An unlikely encounter with our Facebook Group Vendor
So we trawled different Facebook groups to see if anyone was selling it.
And by chance, we saw a post of somebody selling a group with 15,000 members on it.
Let's call him A.
We reached out and spoke about the pricing and it seems that a group like this would cause us up to $400 USD.
There was also a little suspicion on the back of my head whether it was a scam or not.
But this seller has a way with words.
I trusted him within minutes and I bought the group.
After all he was pretty honest with me
This group wasn't for business owners, it was simply renamed.
And there was all kind of irrelevant content in there.
Like somebody literally trying to sell his birds.
Here's what I found out weeks after taking over the group.
Running a Facebook group is not easy
The first step I took was to make sure I had two accounts as an administrator of the group.
It seems that it is really easy to steal a group if it is not claimed by at least two administrators.
You can easily report the group administrator of a solo-admin group and then "claim" the group.
Apparently this was common in the space as told by A.
The journey was tough.
I had to convert a list of 10,000 irrelevant members into a majority of relevant ones.
And the only tip A gave was to posts regularly so that I can flush out the previous content on the group discussion page.
And I also had to block previous members from posting irrelevant content to the group.
But the problem was when I posted.
People were also commenting on my posts and I had to moderate and delete them one by one.
It was excruciating in a different way.
The only perks were the leads of people coming in, thinking that this was a bustling business and entrepreneur group.
What did I learn from this?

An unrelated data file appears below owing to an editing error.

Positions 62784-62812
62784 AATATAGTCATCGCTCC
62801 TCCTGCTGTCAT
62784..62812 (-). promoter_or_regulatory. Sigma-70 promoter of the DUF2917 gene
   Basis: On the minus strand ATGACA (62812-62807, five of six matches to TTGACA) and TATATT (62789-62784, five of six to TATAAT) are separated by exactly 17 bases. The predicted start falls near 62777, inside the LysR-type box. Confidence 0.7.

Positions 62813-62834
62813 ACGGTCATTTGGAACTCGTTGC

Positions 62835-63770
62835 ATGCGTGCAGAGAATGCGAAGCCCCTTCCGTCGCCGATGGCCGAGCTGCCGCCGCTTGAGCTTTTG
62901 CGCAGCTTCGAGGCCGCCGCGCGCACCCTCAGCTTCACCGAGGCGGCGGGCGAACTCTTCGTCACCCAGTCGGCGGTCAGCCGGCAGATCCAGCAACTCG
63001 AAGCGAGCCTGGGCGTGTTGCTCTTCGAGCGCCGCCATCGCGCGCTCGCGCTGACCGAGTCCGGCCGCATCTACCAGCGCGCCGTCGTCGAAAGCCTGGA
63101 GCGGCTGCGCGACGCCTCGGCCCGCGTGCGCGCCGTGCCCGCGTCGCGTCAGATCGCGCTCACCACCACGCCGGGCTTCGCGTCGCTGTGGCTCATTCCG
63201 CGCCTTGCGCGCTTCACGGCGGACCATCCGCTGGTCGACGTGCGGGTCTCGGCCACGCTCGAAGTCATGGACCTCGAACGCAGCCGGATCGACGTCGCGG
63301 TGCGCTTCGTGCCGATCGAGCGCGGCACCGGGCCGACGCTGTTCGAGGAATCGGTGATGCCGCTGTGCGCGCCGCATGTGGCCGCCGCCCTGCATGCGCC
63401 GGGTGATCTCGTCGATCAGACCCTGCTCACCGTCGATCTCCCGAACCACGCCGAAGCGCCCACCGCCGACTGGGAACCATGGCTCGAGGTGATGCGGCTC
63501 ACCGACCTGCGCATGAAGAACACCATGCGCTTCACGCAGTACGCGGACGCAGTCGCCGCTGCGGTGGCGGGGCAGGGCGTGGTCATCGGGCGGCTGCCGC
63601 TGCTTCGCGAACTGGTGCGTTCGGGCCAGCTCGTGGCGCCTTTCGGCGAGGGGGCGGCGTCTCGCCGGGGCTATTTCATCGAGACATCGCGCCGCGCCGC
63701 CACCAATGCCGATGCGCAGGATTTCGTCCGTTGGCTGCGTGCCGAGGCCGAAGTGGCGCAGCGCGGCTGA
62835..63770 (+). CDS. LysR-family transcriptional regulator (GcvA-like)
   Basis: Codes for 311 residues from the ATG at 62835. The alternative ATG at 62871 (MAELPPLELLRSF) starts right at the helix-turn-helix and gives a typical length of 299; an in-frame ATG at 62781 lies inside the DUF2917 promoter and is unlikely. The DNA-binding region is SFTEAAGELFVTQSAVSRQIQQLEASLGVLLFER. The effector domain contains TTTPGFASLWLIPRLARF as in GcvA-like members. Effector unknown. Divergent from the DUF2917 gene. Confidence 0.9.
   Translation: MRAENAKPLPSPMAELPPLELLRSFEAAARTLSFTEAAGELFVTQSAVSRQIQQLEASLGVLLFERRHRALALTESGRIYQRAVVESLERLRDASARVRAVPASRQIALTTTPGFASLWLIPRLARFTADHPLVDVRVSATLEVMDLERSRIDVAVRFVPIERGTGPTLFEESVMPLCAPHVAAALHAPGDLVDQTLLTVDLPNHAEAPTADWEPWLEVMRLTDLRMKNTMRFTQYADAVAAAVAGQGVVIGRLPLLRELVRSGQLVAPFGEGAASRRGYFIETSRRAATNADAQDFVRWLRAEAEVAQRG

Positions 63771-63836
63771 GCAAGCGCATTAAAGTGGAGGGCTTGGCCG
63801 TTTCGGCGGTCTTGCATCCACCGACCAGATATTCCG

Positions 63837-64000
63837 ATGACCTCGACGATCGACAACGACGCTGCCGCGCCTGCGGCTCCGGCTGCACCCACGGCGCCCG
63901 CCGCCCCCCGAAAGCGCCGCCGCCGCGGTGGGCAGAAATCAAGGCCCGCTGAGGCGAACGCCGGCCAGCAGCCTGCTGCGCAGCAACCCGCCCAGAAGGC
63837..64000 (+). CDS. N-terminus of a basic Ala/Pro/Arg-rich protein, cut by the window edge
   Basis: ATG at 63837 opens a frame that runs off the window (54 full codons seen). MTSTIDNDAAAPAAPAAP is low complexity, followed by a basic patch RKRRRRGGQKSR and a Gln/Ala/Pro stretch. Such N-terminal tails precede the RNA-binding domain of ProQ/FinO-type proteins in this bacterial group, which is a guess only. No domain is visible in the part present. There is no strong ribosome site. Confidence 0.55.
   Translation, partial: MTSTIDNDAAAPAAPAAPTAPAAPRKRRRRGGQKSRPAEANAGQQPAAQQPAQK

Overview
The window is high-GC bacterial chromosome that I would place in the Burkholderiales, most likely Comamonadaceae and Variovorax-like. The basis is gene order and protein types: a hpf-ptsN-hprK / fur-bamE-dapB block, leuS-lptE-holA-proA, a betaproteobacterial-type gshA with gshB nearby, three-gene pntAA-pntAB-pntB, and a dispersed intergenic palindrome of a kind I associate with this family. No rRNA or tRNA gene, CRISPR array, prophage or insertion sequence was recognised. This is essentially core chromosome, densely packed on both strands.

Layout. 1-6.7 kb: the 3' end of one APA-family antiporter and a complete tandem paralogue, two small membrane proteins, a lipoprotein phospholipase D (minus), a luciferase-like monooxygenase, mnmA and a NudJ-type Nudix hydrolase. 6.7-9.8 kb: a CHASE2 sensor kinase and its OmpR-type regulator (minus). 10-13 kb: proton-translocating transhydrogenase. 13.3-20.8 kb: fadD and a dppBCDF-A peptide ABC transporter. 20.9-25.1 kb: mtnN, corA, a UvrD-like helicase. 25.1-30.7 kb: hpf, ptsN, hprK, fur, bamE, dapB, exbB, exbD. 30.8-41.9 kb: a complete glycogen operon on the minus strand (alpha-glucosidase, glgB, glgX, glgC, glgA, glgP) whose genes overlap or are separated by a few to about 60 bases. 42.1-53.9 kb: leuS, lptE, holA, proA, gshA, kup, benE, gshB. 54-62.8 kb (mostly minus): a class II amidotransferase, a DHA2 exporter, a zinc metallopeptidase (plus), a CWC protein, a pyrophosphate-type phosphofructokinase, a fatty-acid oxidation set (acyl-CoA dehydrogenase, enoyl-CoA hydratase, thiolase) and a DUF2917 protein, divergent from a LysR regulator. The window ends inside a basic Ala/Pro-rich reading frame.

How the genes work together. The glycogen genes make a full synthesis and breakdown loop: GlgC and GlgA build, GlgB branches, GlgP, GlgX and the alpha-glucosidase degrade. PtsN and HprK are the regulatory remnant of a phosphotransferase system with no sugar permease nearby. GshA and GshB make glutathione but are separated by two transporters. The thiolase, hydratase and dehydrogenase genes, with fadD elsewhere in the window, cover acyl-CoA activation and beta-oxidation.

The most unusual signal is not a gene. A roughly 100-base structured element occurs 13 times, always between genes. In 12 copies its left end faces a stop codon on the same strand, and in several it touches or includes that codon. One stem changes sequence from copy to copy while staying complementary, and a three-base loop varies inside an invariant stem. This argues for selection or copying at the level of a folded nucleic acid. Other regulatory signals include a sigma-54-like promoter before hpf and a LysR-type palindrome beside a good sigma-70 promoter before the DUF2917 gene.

The search engine definitely favoured the larger group as we were getting much more members on it compared to little growth from the original group we created.
Buying a group did work to some extent but the effort required would be comparable to growing a group from scratch.
So in conclusion, it was a failed attempt at creating a bustling group by buying one in the first place.
Our failure with this experiment doesn't mean that running a Facebook group is not viable.
It just means the key ingredient for growing a Facebook group is the time that you spend managing your group and creating valuable content.
These are irreplaceable things that you can't run away from by buying a group.
Is transforming a paid Facebook group in an irrelevant niche possible?
In fact, A has shown me a group that has successfully transitioned into a niche Pinterest group.
There were genuine questions, answers and engagement.
But judging from my own personal experience,
It takes a hell lot of work.
We didn't have the luxury of time for our experiments.
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Here's a bonus tip
How do you tell if a group was previously used for another purpose?
Simply click the about us page and check if the name was changed.